In the pursuit of Boston College’s fourth national championship in men’s hockey, Brian Dumoulin’s teammates have given him advice on how to handle one of the biggest stages in college hockey.

“It’s really exciting for those young guys to be a part of this,” Eagles assistant captain Ben Smith said. “We told them to enjoy the moment.

“It’s a hard thing to get to a Frozen Four, but you have to keep working hard in practice and embrace the moment when you get to enjoy it.”

In the days leading up to the Frozen Four, which begins Thursday in Detroit, Dumoulin maintains his perspective.

“You have to live every day in the moment and in the present,” said Dumoulin, a freshman defenseman from Biddeford.

“Right now I’m obviously looking forward to Detroit, but I’m also focusing on how we have to prepare for this, what we’re doing each day in practice, watching film, training.


“I’m not looking ahead and being unprepared for it. You have to take every day as a step to that point, because that will make you successful.”

Dumoulin and the second-ranked Eagles will face No. 1 Miami of Ohio at 8:30 p.m. in a national semifinal at Ford Field, home to the NFL’s Detroit Lions.

Interestingly, Boston College Coach Jerry York said last week he was opposed to the idea of playing the Frozen Four in such a non-traditional hockey venue. Since 1997, the Frozen Four has been played in professional hockey arenas, including Anaheim’s Honda Center (formerly Arrowhead Pond) in 1999 and Denver’s Pepsi Center in 2008, where the Eagles defeated Notre Dame for their most recent national title.

However, York’s opinion was swayed after BC played an outdoor game Jan. 8 against Boston University at Fenway Park.

“It’s an unusual venue,” York said of Ford Field, which will be downsized to hold 36,000 spectators.

“After playing at Fenway and watching how exciting it was for the players, the chance to play at Ford Field, it’s a positive one.”


Dumoulin believes the experiences the Eagles (27-10-3) have had in professional venues this season — the Hockey East game at Fenway Park, winning the Beanpot and the Hockey East championships at TD Garden in Boston and playing two NCAA tournament games at Worcester’s DCU Center, an AHL facility, will benefit them.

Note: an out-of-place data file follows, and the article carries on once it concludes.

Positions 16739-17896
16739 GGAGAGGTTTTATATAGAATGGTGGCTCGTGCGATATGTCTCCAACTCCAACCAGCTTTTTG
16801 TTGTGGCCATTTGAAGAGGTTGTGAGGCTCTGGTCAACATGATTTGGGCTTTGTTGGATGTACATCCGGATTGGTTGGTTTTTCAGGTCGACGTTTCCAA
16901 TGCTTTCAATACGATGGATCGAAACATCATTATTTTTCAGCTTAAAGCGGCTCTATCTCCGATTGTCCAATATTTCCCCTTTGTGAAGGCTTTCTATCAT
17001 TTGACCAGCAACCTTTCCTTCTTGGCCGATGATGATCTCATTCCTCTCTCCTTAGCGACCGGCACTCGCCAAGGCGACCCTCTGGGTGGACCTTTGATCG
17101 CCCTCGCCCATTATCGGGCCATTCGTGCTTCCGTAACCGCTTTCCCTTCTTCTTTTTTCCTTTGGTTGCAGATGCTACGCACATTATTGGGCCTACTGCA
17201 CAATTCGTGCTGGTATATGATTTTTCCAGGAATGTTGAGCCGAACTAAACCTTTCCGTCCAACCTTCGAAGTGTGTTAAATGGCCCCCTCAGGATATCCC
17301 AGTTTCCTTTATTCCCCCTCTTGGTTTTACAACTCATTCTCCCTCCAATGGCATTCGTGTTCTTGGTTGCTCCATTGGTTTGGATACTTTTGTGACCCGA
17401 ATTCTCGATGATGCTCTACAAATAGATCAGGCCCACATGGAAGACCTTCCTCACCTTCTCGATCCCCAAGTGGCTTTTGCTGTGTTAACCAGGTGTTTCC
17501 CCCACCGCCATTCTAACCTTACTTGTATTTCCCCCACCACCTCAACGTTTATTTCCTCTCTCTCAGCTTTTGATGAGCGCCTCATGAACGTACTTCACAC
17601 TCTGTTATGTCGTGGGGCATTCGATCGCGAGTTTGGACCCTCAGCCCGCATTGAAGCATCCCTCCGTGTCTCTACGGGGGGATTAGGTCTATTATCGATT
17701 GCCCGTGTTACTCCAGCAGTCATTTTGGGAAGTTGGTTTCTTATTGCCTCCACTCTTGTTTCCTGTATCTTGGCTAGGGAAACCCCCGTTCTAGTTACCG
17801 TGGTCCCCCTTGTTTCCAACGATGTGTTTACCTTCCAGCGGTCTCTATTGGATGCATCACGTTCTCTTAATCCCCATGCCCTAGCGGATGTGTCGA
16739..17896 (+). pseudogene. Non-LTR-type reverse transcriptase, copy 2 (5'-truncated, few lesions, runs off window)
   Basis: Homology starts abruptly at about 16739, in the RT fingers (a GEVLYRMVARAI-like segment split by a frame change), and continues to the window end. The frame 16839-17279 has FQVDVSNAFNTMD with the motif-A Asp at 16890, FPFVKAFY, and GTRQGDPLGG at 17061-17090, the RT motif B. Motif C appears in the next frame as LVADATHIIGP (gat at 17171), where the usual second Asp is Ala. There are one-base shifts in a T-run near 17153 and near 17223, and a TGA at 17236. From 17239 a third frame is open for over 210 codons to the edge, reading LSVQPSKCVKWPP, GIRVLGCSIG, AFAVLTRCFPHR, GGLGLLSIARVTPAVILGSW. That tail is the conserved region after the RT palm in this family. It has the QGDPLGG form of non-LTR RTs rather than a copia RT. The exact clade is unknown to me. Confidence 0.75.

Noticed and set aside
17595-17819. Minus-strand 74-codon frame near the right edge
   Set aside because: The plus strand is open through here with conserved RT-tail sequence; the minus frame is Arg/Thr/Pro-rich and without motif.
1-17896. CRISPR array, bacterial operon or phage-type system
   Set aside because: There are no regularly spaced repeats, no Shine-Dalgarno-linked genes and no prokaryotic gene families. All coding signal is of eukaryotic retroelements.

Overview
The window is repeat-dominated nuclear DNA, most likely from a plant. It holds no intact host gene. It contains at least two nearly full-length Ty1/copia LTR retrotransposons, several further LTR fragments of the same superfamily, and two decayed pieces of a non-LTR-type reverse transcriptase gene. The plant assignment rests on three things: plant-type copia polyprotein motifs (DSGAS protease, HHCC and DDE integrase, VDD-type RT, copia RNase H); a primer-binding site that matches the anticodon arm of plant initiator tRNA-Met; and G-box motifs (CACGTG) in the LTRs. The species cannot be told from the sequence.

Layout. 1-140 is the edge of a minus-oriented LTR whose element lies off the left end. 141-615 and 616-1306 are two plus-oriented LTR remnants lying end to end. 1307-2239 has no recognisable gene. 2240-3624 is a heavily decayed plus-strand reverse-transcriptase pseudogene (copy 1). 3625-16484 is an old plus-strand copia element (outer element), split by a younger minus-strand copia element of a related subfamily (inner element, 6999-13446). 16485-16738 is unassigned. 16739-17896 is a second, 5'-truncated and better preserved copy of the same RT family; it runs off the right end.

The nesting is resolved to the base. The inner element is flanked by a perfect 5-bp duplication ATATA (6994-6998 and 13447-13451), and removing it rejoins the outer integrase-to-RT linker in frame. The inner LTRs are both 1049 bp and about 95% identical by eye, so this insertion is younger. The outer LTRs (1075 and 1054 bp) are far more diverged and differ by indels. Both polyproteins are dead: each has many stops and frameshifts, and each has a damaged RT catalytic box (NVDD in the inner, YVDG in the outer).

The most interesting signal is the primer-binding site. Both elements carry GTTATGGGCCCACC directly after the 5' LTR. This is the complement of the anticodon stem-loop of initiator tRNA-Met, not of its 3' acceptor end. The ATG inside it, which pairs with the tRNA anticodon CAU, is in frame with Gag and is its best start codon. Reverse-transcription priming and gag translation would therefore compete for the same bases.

“It definitely conditions us,” said Dumoulin, who was named last week’s Hockey East rookie of the week after earning a plus-6 rating in two NCAA tournament games.

But Dumoulin also believes the second half of the season fueled the momentum for the Eagles.

The Eagles were 8-7 from Jan 1 to Feb. 19, but a 7-1 win Feb. 21 against Northeastern at Conte Forum kicked off a 10-0-1 run.

They defeated Maine 7-6 on Feb. 20 for the Hockey East championship, then beat Alaska 3-1 and Yale 9-7 for the NCAA Northeast Regional championship.

“As the season went on, the games got more and more exciting,” Dumoulin said.


“They were exciting from the start, but as you move on, our coach calls the second half of the season ‘trophy season.’ That’s what those games are. Winning the Beanpot, winning Hockey East it made me want to win even more.”

Closing in on the national semifinals, Dumoulin admitted that earlier in the season he didn’t put much thought into the locale or the pursuit of the Frozen Four. Now he has faith in Boston College’s chances.

“It’s awesome,” Dumoulin said. “This is what I dreamed of as a kid, going to the Frozen Four and participating in it — and playing on a team that has a chance to win it. I feel like we do.”


Staff Writer Rachel Lenzi can be reached at 791-6415 or at:


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